MLB creates 7-day DL for concussions


MLB creates 7-day DL for concussions

By MaureenMullen

FORT MYERS, Fla. Major League Baseball and the players union announced a new set of rules Tuesday for dealing with concussions, including the creation of a new seven-day disabled list for players with concussions.

The protocols include:

Mandatory baseline testing for all players and umpires,
New steps for evaluating players who may have suffered a concussion,
New guidelines for returning to action.

That's good said Red Sox manager Terry Francona. Obviously they're trying to take care of the players. It seems, from first blush, like a common-sense decision, which is, if you're trying to take care of the players, that's good.

"If a guy has a concussion, you got to take care of him. You'd have to DL him, anyway."

The new guidelines go into effect on Opening Day. Each team will also have to designate a specialist who deals with mild brain injuries to evaluate players and umpires when necessary.

The new DL is in addition to the current 15- and 60-day DLs.

I just like the idea of a seven-day DL, said Rays manager Joe Maddon. A lot of times you get those tweener injuries and what happens is, you have a guy sitting on the bench for four or five days and youre playing a man short. Thats when you really chance getting somebody hurt. I like it.

I would have no problem if it was expanded for legitimate reasons. I think its a good timeframe. You get hung up short and its not time to DL somebody. You think they might be ready in a week. It tests your roster for sure, but youre definitely playing with 24. Im all for it.

"If its a concussion, itd normally take more than seven days, I would think, if youre truly going to pay attention to a head injury. I would imagine, off the top of my head, no pun intended, that its going to be a longer than a seven-day stint on the DL. I like the idea of the 7-day DL for that little thing thats bothering somebody that permits you to stay at full strength and not hurt somebody else in the process."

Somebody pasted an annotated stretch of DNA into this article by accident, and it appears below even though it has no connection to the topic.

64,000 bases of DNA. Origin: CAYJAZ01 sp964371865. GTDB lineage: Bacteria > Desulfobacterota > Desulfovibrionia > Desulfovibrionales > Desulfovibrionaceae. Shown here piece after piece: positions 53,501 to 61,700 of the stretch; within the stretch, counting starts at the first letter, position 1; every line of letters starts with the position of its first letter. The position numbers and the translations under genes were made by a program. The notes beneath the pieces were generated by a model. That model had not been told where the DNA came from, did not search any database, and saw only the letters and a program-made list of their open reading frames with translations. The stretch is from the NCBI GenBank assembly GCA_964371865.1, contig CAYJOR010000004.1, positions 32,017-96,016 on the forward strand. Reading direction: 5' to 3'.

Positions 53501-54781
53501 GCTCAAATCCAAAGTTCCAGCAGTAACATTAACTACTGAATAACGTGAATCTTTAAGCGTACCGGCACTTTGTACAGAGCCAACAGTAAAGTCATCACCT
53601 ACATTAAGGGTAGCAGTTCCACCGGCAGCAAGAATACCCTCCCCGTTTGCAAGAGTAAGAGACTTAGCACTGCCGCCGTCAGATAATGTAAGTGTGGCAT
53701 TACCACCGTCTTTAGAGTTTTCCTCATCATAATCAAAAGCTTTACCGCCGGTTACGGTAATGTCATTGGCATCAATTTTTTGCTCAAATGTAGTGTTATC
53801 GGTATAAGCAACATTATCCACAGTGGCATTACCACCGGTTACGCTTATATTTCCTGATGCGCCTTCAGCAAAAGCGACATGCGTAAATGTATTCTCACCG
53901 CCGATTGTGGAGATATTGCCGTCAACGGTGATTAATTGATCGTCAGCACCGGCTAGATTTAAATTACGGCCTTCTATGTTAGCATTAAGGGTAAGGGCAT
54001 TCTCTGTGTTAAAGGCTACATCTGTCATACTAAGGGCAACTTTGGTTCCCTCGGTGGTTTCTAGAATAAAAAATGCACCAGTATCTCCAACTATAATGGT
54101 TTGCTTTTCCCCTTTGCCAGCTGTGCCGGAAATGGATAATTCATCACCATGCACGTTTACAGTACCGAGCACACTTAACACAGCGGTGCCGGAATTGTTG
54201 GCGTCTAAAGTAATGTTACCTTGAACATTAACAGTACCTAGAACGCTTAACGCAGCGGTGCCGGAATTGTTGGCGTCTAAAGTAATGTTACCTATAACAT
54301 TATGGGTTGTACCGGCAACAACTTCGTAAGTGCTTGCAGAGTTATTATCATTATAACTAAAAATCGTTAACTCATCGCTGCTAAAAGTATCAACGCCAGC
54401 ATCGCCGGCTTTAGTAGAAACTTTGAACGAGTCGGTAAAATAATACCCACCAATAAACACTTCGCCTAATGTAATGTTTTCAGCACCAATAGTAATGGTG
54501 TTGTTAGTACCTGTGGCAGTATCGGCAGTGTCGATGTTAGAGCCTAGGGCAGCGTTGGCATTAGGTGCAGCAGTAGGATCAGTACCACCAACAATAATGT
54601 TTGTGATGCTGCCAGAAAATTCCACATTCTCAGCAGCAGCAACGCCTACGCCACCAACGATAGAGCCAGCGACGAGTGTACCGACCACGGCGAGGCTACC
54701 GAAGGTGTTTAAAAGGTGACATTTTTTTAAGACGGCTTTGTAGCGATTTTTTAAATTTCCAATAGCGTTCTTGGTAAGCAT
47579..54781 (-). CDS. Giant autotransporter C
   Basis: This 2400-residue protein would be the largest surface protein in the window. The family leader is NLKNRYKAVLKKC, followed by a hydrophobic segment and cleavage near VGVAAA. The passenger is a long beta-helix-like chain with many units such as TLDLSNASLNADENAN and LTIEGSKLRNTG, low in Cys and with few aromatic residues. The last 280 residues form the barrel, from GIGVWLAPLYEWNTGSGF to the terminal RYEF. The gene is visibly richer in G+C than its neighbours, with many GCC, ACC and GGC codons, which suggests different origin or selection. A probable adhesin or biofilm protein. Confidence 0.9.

Maureen Mullen is on Twitter athttp:twitter.commaureenamullen

Ortiz quells comeback speculation: 'My playing time has expired'


Ortiz quells comeback speculation: 'My playing time has expired'

Forget that cryptic Tweet to the Globe. David Ortiz isn't walking through that door, fans. At least not as a player.

"My playing time has already expired," Ortiz told ESPN Deportes. "Baseball is not something that you wake up today and you say, 'I'll play tomorrow.' Baseball is something that carries a lot of sacrifice, a lot of preparation, and there is a reason why we train the entire year to play it, practice every day, especially during the season, because it is a sport of consistency."

No one really thought he was contemplating a comeback, but last week he Tweeted this . . .

. . . and that raised hopes that he'd changed his mind.

Not so.


Red Sox avoid arbitration with Bogaerts, Holt with 1-year deals

Red Sox avoid arbitration with Bogaerts, Holt with 1-year deals

Facing a 1 p.m. Friday deadline to avoid arbitration, the Red Sox reportedly agreed to a one-year, $3.6 million deal with center field Jackie Bradley Jr., and also avoided hearings with six other players.

Shortstop Xander Bogaerts, utilityman Brock Holt, pitchers Joe Kelly, Robbie Ross Jr., Tyler Thornburgh and catcher Sandy Leon also agreed to one-year deals.

Terms of the deals were not announced.

It leaves left-handers Fernando Abad and Drew Pomeranz as the only arbitration-eligible Red Sox without a deal.